Syndicate content

India received $50.6 bn in private transfers in 2009

Sanket Mohapatra's picture

The latest March 31 balance of payments data from India’s central bank, the Reserve Bank of India (RBI), shows that India received $50.6 billion in private transfers in the 2009 calendar year.  This represents a modest decline (-1.4 percent) compared to private transfer receipts for the 2008 calendar year.

Perhaps more importantly, the data on private transfers - which comprise mostly remittances from Indian migrants - shows that remittance flows to India declined sharply in the first quarter of 2009, but then have picked up in the remaining quarters, with a clear upward trend in the fourth quarter of 2009. Whether this recovery will continue into 2010 is still an open question. Look out for our forthcoming Migration and Development Brief for some answers!      

The Economic Times erroneously reported last week that inward private transfers to India reached $55 billion in 2009. The correct figure is $50.6 billion.

 


Comments

Submitted by Smruti on
The figures quoted by RBI includes Inflows into India into Resident Indian domestic accounts for purposes of family maintainence, personal gifts & donations to religious and charitable institutions, Gold silver part of passenger baggage and local withdrawals/ redemptions from NRI accounts into domestic accounts in India. Thus it doesnot include remittances into NRI accounts from overseas but includes the withdrwals from these accounts into India. I believe that what you report in your Bilateral Remittances statistics (which also differs typically from what is reported by RBI), takes care of the above i.e. includes Inflows into domestic/ NRI accounts and excludes the local withdrawals/ redemptions from NRI accounts into domestic accounts in India. I wonder what's the explaination for this only marginal impact in this year vis-a-vis last year, the scale of crisis was huge. With news on salary cuts, job losses, lower outflow on new migrants from India, the money sent would have been for meeting the essential family maintainance needs in India, some amount of savings may have been transferred by NRIs into their accounts in India owing to the unstanble economic situation overseas. This would be especially true from the developed world countries like US, UK, EU etc. Then which region has contributed to the higher inflows, is it the Gulf...will be great, if you can share your views/ analysis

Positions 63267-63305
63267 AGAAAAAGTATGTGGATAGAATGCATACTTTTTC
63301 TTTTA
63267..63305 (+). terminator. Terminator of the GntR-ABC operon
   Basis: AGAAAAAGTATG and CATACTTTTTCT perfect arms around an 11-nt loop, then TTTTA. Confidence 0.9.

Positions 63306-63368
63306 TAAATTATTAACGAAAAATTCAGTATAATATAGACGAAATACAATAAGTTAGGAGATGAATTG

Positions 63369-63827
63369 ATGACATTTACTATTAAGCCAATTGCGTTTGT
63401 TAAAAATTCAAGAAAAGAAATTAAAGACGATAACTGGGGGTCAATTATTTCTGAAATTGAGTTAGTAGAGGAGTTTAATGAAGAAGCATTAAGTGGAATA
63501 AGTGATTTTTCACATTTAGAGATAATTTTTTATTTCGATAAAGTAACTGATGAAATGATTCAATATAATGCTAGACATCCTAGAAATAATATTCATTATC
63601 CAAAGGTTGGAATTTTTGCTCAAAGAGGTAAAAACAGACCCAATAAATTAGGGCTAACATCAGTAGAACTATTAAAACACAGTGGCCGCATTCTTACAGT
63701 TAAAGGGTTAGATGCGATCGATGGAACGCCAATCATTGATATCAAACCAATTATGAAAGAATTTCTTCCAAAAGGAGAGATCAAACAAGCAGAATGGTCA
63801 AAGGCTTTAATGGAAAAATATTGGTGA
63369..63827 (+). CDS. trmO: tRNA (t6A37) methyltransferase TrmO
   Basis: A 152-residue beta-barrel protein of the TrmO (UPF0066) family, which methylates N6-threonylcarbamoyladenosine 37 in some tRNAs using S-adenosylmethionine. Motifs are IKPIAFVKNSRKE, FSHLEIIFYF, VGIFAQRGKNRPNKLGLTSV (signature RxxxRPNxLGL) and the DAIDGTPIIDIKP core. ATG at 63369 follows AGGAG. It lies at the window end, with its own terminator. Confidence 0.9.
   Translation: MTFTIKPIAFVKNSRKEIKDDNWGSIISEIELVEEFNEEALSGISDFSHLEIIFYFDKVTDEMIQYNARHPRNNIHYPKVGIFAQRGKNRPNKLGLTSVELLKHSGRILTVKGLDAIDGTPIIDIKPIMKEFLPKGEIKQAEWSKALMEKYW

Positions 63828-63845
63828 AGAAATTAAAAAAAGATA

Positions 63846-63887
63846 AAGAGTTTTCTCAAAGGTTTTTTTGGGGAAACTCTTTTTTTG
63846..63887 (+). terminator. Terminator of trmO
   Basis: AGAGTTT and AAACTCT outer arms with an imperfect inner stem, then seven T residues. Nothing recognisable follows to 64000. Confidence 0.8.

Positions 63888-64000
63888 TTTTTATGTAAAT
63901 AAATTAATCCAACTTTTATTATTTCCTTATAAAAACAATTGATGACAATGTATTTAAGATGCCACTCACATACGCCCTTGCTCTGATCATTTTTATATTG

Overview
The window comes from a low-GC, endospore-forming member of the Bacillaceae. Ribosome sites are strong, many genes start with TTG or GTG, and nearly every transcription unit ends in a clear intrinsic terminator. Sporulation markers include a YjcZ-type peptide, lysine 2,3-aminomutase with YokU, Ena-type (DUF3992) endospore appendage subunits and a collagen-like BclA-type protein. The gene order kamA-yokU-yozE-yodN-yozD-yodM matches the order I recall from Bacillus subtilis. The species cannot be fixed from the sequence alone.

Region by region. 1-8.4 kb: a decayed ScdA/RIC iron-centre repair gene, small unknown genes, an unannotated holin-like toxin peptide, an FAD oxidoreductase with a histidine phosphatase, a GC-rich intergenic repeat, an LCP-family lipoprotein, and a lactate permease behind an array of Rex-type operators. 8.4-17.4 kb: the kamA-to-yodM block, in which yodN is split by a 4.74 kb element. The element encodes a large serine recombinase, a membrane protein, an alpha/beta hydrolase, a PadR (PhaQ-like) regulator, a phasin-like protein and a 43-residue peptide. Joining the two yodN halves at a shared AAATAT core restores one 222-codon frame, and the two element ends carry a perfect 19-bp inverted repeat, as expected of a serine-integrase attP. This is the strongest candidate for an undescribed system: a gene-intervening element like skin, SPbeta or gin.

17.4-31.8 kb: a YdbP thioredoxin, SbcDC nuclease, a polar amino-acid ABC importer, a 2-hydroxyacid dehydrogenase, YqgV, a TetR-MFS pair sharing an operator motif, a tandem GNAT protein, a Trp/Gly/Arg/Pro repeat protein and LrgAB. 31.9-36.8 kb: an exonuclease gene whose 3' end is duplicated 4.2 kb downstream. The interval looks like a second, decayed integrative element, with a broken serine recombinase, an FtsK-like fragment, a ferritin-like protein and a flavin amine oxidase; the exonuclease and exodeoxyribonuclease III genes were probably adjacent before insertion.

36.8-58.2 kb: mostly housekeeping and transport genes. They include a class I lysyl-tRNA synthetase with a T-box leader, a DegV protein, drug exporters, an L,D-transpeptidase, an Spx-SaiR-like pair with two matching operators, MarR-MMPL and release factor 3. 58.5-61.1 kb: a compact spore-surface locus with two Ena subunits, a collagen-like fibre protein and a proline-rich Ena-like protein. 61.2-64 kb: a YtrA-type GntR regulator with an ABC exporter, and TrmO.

Add new comment